ANCOR is flagging this call to action by the Centers for Medicare and Medicaid Services (CMS) because some of the concerns it raises relate to child screening services that assess physical and cognitive development. These screening services can provide early detection of autism and developmental delay, among other conditions.
“The Centers for Medicare & Medicaid Services (CMS) released preliminary Medicaid and Children’s Health Insurance Program (CHIP) data revealing that, during the coronavirus disease 2019 (COVID-19) public health emergency (PHE), rates for vaccinations, primary, and preventive services among children in Medicaid and CHIP have steeply declined. This decline may have significant impacts on long-term health outcomes for children, as Medicaid and CHIP cover nearly 40 million children, including three quarters of children living in poverty and many with special health care needs that require health services. Further, as many schools remain closed for in-person instruction, many of the key services children receive may be delayed, such as child screens and vaccinations prior to the start of the school year or in-school services such as speech therapy, physical therapy, and occupational therapy. Because preventative and routine healthcare is crucial to ensuring that children stay healthy, CMS is releasing this preliminary data to raise awareness of the vital services Medicaid and CHIP provides, and calling on stakeholders to take action to make services more readily available so that we can begin closing the gap in care for children.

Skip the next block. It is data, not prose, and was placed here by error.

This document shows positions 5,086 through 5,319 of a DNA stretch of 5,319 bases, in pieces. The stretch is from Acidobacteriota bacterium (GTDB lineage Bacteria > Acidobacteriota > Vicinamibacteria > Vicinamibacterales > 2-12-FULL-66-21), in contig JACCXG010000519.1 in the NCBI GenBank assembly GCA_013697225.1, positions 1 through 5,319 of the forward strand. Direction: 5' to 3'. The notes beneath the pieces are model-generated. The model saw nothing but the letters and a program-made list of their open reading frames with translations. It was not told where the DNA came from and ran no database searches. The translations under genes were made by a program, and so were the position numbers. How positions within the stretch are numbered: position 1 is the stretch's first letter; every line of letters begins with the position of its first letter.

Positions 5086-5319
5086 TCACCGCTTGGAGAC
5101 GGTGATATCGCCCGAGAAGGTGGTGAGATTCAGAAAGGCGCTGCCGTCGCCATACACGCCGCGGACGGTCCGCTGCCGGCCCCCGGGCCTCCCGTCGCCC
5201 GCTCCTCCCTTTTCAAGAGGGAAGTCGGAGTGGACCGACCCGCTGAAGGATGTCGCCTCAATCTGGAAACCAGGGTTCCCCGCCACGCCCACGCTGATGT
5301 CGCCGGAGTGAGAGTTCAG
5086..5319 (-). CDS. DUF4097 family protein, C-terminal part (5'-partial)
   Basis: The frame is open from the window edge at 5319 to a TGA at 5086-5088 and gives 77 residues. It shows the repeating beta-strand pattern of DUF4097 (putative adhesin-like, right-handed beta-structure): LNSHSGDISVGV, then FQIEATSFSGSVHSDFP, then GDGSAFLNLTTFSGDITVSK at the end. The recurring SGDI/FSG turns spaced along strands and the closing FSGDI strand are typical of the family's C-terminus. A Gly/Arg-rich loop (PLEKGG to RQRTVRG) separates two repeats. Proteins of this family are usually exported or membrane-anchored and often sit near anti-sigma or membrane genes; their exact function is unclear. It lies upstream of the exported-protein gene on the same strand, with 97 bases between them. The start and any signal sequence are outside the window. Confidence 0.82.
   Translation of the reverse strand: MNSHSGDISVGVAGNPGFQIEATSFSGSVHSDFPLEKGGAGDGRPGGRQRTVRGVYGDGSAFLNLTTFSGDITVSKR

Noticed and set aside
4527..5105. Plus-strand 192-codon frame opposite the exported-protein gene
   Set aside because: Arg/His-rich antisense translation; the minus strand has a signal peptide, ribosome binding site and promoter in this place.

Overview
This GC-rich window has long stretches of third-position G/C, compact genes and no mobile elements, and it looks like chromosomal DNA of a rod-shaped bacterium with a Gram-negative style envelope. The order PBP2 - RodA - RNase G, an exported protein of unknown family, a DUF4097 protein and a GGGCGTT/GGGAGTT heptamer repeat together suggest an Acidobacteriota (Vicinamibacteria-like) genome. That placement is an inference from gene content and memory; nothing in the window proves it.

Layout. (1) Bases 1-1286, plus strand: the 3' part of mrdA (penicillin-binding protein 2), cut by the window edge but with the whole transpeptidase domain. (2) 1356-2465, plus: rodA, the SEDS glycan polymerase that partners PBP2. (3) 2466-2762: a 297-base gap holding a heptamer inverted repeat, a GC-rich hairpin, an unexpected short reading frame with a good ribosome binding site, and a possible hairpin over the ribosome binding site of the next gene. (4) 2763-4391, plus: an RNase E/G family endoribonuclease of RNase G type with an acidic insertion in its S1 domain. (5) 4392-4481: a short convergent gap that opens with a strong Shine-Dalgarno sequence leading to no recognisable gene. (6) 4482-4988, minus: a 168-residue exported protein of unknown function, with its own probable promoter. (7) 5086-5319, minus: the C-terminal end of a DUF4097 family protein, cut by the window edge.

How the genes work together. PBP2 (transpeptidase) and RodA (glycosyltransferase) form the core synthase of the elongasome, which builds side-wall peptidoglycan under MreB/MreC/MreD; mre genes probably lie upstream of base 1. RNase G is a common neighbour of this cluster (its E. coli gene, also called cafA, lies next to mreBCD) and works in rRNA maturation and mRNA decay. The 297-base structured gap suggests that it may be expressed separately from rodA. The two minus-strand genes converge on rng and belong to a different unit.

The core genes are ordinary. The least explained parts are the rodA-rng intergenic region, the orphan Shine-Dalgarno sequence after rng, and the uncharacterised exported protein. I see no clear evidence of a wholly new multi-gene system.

A recent CMS data analysis reveals that, compared to the same time period in 2019, there was a significant decline in critical primary and time-sensitive preventative services for children between March and May. Specifically, during this timeframe, there were 22 percent fewer (1.7 million) vaccinations received by beneficiaries up to age 2, 44 percent fewer (3.2 million) child screening services that assess physical and cognitive development and can provide early detection of autism and developmental delay, among other conditions, even after accounting for the increased use of telehealth, and 69 percent fewer (7.6 million) dental services. Although this analysis only focuses on data through May 2020 because of the natural lag between when a service occurs and when CMS receives data, the precipitous decline in services remains a cause for concern. Not only must state and local agencies, providers, schools and other key stakeholders work on returning to prior year treatment levels, they must also strive to treat the millions of children who have already missed important medical services.
This is essential, as missing these services can have long-term negative impacts on children’s health outcomes.
While national data show that vaccination rates are increasing, the number of vaccines that have been administered so far this year have yet to make up for the large decline earlier in the year. To ensure that children catch up on their missed vaccines we need vaccination rates to not only approach those of 2019, but to be much higher, in order to mitigate the 22 percent dip during the early part of the COVID-19 PHE. This has not begun to happen, and increases the risk of transmission of vaccine-preventable illnesses, such as measles, mumps, and Haemophilus influenza. The potential for increased outbreaks of infectious disease due to decreased vaccinations is real, and can result in decreased school attendance, decreased learning, and increased childhood illness in general.
Although the start of the school season will be different for children as many begin their education in a virtual manner, the critical need for children to receive preventative and routine healthcare persists. It is important for schools and families to catch up on well-child visits and ensure that children are up-to-date on their immunizations.
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